31 October, 2012
Rabinowitz-Kaplan Prize for the Next Generation in Wild Cat Conservation
2012 Prize Winner
Born in Iran, Mohammad Farhadinia was selected as the recipient of the 2012 Rabinowitz-Kaplan Prize for the Next Generation in Wild Cat Conservation. Engaged in wild cat conservation since the age of 16 when he began compiling a dataset of observations on the Asiatic cheetah, Mohammad studied the Asiatic cheetah and the Persian leopard while completing his Bachelor and Master of Science degrees at the University of Tehran. Mohammad has recently joined WildCRU as a doctoral student focussing his research on a comprehensive ecological investigation of the Persian leopard.
In 2001, Mohammad established the Iranian Cheetah Society (ICS), a nonprofit organization dedicated to the conservation of cheetahs and other wild carnivores. Since its founding, the Society has become an important player in Iran’s wildlife conservation efforts, with projects focused on the Asiatic cheetah, the Persian leopard, and the brown bear. In 2008, Mohammad joined the Conservation of the Asiatic Cheetah Project (CACP) – a comprehensive conservation program established by Iran’s Department of the Environment (DOE), and carried out with Panthera, the Wildlife Conservation Society and the United Nations Development Programme. As a CACP consultant, Mohammad supervises research efforts, capacity building initiatives, student programs, and educational plans. He also leads Iran’s Persian leopard conservation efforts in the Caucasus, and has represented Iran in international meetings and symposia.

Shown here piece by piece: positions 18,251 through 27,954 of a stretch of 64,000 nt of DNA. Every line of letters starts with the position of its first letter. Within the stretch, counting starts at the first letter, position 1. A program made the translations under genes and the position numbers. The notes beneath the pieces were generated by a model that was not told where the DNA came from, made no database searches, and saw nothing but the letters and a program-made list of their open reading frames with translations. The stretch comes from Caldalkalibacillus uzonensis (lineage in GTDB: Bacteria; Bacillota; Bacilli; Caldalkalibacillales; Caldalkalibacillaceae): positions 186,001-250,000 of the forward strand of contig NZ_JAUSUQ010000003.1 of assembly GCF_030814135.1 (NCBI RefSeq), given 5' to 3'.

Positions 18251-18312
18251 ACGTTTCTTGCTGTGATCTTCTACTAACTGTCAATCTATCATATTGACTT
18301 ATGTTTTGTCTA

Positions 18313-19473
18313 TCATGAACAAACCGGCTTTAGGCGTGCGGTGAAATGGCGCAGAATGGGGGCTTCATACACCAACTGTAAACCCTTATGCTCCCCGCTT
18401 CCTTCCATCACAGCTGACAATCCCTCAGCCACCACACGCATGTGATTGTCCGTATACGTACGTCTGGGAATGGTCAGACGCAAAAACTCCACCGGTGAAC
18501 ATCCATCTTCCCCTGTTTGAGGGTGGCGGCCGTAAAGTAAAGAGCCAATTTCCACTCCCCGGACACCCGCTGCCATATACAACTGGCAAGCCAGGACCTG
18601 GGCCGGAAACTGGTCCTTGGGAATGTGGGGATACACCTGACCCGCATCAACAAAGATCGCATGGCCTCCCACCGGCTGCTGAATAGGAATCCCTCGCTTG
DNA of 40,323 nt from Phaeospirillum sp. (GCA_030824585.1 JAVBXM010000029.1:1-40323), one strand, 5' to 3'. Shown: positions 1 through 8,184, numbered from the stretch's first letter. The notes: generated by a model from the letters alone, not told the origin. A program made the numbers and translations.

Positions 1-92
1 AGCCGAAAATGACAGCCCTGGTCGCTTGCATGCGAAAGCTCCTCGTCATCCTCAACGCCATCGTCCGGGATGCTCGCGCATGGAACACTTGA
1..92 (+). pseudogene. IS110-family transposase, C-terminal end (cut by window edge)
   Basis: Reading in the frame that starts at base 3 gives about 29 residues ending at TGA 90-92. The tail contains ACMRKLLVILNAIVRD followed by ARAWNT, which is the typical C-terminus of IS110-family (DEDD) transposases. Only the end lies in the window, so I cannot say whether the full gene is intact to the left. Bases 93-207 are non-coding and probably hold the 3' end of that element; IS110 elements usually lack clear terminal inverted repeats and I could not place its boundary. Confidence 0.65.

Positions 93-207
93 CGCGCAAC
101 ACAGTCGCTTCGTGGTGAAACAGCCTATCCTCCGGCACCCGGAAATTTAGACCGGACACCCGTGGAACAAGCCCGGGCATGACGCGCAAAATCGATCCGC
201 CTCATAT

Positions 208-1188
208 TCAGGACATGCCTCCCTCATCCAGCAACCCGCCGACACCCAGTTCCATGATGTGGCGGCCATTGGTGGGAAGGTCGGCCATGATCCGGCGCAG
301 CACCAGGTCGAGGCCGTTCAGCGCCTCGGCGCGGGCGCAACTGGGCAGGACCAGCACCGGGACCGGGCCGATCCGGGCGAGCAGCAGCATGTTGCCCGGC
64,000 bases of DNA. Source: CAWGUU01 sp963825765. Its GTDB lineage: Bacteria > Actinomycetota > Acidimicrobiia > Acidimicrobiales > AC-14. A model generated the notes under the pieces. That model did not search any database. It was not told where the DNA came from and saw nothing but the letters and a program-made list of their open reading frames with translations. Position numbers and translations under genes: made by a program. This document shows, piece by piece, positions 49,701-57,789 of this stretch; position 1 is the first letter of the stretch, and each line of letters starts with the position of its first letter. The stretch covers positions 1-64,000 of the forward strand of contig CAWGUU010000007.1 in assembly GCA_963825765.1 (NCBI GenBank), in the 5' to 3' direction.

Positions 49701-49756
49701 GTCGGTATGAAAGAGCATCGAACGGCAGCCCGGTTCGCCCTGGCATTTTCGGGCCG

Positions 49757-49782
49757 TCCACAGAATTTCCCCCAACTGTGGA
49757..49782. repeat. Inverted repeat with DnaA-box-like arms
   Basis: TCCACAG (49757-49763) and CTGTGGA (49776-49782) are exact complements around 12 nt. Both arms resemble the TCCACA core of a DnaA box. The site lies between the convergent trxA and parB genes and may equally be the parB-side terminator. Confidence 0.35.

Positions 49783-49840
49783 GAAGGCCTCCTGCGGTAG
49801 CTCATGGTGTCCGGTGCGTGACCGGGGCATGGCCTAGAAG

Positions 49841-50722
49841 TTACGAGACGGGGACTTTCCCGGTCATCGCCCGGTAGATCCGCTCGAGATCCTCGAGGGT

Learn more about the Iranian Cheetah Project.